Should you desire to write detective fiction, you will want to give your detective some distinguishing decorative characteristic. Since all the plots have been written three times over already, it's how you dress them up that counts.
Will your hero/heroine be a clown detective, a gardener detective, a detective made of cheese? They say it's best to write what you know, which is why my detective would be a TV critic detective (possible titles: "Saturday Night Dead," "Mary Tyler Murder," "Beverly Hills 9021Ohmygod"), just as forensic anthropologist Kathy Reichs made hers a forensic anthropologist -- her novels inspired the television series "Bones" -- and Ellen Byerrum, who has worked as a reporter in Washington, D.C., made hers a reporter in Washington, D.C.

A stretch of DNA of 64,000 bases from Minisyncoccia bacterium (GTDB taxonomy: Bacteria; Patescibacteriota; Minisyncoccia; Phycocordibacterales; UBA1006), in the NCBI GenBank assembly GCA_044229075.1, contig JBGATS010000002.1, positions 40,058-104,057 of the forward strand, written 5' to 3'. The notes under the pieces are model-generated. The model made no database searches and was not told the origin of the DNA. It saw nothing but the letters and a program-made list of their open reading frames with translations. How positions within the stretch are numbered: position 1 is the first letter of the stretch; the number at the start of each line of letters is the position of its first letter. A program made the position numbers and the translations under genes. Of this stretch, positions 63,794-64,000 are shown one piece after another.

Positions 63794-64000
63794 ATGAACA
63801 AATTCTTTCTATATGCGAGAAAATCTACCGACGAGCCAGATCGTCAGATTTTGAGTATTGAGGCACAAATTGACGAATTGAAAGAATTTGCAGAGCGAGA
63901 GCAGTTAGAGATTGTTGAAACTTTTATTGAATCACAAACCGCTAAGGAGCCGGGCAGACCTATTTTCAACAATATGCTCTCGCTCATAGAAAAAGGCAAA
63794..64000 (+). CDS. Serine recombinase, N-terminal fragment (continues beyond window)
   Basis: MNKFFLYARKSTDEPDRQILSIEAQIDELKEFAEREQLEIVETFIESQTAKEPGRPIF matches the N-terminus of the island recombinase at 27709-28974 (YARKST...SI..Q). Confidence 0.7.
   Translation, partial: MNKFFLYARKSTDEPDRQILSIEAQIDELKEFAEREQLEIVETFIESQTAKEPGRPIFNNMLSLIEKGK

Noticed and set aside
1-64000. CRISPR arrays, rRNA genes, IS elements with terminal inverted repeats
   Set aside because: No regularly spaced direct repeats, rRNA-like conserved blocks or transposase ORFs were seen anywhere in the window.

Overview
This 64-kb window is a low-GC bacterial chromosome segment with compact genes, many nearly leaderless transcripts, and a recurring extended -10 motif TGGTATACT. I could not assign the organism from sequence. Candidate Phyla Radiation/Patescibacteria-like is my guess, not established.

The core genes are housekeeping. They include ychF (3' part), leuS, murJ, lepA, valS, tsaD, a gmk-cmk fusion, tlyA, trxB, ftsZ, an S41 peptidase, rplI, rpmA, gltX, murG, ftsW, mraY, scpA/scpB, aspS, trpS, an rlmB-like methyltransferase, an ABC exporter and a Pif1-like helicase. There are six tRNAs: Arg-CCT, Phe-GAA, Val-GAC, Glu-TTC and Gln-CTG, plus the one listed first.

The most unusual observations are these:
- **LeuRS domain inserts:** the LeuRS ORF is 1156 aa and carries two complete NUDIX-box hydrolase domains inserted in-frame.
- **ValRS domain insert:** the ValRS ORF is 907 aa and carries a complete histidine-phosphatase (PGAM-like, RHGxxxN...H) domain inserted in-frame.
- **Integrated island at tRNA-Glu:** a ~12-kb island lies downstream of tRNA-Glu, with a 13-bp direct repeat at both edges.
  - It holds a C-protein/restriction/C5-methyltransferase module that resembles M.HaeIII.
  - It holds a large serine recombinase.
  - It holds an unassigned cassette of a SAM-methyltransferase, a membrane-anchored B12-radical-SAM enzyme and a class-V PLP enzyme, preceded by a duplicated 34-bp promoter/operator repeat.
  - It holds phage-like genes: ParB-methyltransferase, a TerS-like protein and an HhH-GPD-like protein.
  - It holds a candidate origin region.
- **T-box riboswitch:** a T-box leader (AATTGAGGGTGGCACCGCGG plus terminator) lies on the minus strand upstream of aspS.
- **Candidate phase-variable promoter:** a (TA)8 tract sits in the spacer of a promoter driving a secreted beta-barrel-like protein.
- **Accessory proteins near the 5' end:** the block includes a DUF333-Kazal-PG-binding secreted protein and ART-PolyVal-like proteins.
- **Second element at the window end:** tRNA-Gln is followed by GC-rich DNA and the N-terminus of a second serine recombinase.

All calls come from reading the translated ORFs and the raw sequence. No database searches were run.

Two novels from Byerrum's Crimes of Fashion series have been adapted by Lifetime for the small screen, which is the right-sized screen for them. The first, "Killer Hair," premieres Sunday, and although it is less than perfect -- the mystery not especially gripping, the resolution almost arbitrary, the characters low on substance and sometimes sense -- it is nevertheless pretty consistently enjoyable. And it has the advantage over many Lifetime movies in that no one is terminally ill, unless you want to consider murder a kind of fatal condition.